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Problems of a Scottish Provincial Town
Chapter VII. The Boy's Club, and its Place in Social Progress


THE foundation of Boys' Clubs belongs to recent years, but though their number is, relatively speaking, very small, their permanence in our social system is more than assured; and the great value of their work is constantly receiving, in ever increasing degree, the tribute of experts both within and without the movement. Social workers have at length realised that many great problems will never be solved so far as the present generation is concerned, and that their fair visions will prove something more than dreams only in so far as they succeed in properly training and directing the sympathies and the ideals of the youth of our country. The writer, therefore, submits that the provision of a club for the youth of Dunfermline should be one of the earliest schemes to be considered, and it is his desire in the course of the present chapter to sketch, somewhat in detail, the work of a Boys' Club, the principles which should underlie its management, and the possibilities which the work of a well-organised club affords.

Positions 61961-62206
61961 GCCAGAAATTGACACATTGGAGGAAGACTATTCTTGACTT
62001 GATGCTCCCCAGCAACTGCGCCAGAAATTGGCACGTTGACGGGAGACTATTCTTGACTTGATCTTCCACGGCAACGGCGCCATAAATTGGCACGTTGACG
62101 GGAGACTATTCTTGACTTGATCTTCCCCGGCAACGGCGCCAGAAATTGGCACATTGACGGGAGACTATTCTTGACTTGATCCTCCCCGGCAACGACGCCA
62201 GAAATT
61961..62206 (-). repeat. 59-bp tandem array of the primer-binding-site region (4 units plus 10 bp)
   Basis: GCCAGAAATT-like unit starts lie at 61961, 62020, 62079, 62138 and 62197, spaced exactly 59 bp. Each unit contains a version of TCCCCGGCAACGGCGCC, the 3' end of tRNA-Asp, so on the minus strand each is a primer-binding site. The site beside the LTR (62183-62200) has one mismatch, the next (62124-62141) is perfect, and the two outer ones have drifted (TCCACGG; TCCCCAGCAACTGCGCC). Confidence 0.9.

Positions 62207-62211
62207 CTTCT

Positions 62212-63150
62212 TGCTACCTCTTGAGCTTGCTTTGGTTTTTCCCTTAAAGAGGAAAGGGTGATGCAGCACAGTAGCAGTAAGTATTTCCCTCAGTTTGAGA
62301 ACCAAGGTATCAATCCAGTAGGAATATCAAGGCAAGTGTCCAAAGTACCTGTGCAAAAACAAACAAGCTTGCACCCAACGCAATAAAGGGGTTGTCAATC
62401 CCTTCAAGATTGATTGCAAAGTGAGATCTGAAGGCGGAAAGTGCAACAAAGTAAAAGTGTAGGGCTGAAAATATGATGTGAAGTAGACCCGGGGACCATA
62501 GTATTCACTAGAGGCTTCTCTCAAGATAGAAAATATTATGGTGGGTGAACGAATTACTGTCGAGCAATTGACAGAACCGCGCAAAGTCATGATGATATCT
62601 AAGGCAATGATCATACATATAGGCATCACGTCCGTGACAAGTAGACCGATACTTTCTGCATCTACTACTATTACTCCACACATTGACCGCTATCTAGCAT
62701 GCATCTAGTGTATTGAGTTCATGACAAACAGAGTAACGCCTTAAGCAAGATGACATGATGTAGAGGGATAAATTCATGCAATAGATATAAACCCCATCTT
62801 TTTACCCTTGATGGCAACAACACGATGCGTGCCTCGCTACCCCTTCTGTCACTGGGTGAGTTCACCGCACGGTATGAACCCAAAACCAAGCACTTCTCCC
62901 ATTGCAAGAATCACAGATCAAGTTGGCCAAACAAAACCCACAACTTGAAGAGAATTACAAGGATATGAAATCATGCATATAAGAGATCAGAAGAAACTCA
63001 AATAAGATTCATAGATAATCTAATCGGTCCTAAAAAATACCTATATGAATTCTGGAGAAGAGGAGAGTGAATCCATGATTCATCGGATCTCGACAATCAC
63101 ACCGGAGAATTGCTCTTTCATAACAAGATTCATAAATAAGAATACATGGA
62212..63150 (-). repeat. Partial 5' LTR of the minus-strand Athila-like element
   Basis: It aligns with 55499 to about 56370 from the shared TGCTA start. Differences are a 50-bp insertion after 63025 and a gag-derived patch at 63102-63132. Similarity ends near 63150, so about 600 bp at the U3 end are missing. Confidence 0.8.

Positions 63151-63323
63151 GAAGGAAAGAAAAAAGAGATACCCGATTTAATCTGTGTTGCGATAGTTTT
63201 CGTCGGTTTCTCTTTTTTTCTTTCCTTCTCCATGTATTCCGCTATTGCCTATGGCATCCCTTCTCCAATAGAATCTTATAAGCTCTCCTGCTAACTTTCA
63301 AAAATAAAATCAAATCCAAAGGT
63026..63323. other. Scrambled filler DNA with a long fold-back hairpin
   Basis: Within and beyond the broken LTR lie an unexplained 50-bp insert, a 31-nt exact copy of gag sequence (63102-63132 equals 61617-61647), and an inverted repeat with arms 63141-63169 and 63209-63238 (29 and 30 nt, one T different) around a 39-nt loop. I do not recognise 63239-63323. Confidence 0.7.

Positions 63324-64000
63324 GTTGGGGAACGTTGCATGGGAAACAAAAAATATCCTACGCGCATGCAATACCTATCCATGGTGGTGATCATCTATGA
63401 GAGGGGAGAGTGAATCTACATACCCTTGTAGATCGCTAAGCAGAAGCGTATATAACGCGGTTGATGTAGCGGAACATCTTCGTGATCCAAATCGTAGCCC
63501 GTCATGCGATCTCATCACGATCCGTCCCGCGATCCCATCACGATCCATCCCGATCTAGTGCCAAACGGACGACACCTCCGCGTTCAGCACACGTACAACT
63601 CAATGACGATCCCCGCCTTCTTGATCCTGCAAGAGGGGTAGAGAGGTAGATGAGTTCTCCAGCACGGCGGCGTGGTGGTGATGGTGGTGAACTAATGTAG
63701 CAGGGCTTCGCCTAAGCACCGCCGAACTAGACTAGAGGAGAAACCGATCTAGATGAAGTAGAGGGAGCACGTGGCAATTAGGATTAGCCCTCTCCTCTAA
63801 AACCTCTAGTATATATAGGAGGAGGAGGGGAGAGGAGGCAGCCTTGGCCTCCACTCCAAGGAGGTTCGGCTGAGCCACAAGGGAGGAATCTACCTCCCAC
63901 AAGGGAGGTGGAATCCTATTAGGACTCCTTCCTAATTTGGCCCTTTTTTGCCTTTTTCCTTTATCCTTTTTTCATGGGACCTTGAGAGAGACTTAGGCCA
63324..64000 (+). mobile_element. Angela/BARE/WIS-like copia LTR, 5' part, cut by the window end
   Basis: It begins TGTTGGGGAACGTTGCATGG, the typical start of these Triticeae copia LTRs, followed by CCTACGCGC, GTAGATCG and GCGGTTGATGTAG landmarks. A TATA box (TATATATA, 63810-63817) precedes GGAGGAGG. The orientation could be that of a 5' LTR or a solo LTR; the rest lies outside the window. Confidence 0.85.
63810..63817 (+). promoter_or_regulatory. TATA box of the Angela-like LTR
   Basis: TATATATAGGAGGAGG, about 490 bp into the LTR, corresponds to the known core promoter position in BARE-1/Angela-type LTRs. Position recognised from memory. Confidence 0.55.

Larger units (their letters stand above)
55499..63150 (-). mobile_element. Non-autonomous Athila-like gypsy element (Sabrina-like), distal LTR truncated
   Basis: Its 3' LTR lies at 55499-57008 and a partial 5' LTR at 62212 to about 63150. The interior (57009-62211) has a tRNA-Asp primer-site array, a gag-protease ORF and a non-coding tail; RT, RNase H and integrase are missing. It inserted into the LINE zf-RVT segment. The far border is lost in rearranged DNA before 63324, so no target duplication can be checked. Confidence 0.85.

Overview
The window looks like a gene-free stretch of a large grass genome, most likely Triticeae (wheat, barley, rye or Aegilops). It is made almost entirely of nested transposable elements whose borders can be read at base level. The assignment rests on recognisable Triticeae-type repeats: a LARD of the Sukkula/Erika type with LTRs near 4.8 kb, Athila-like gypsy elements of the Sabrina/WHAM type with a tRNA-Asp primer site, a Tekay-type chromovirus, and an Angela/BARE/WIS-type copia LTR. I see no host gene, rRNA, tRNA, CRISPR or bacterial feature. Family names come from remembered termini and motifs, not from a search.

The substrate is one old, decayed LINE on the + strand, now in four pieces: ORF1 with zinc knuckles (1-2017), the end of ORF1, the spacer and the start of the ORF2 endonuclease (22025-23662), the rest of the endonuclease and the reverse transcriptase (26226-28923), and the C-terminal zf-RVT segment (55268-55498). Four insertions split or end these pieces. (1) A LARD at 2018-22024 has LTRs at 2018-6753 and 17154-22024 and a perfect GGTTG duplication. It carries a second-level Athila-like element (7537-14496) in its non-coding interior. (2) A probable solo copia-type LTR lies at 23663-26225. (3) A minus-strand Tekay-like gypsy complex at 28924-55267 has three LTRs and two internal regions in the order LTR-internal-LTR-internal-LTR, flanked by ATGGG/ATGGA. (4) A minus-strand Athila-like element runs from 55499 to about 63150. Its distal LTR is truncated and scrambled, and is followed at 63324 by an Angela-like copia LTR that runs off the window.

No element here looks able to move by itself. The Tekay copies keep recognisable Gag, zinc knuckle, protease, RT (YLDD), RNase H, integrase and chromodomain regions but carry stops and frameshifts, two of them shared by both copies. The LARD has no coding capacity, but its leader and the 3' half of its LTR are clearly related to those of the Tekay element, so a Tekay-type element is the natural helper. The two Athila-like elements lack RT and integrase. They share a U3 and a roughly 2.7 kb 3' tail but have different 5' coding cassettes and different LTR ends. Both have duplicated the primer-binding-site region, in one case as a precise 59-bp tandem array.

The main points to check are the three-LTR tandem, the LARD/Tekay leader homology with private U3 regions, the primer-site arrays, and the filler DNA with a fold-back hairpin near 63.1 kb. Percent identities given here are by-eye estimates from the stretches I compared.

The term "boys" in this connection refers, of course, to youths between the leaving-school age, say fourteen, and twenty-one; and the Club which we are now to consider is designed to receive the lads of our offices and factories fresh from school, and to look after them during the critical period of transition from boyhood to manhood. It is hardly necessary to point out how dull and uncared for the life of the average working youth is. In the larger towns, it is true, there are several splendid institutions on the present and other lines, for their special benefit, but in the smaller towns little is attempted, and a virgin field too often awaits the worker. The life of the boy in the daytime is frequently both laborious and monotonous, and in the evenings he must seek his pleasures as he best can. In the summer this is not of so much moment; sport, in some form or other, will probably occupy the greater portion of his spare time, but in the winter the long evenings hang heavily upon him. Frequently his home offers him but few attractions, and he seeks his amusements in the streets, at poor-class halls and theatres, and soon becomes surrounded with a thousand perils.

It should, therefore, be the first object of the Club to provide a place where lads can repair, as to a well-ordered home, secure always of welcome and sympathy, where every impulse for good will be fostered and directed, and where, though often unconsciously, they may be gradually brought into a world of new ideals, in which they will not be passive but active members. In the following pages it is attempted to show how this result may be attained by considering in detail the work of the various departments which the Boys' Club should contain.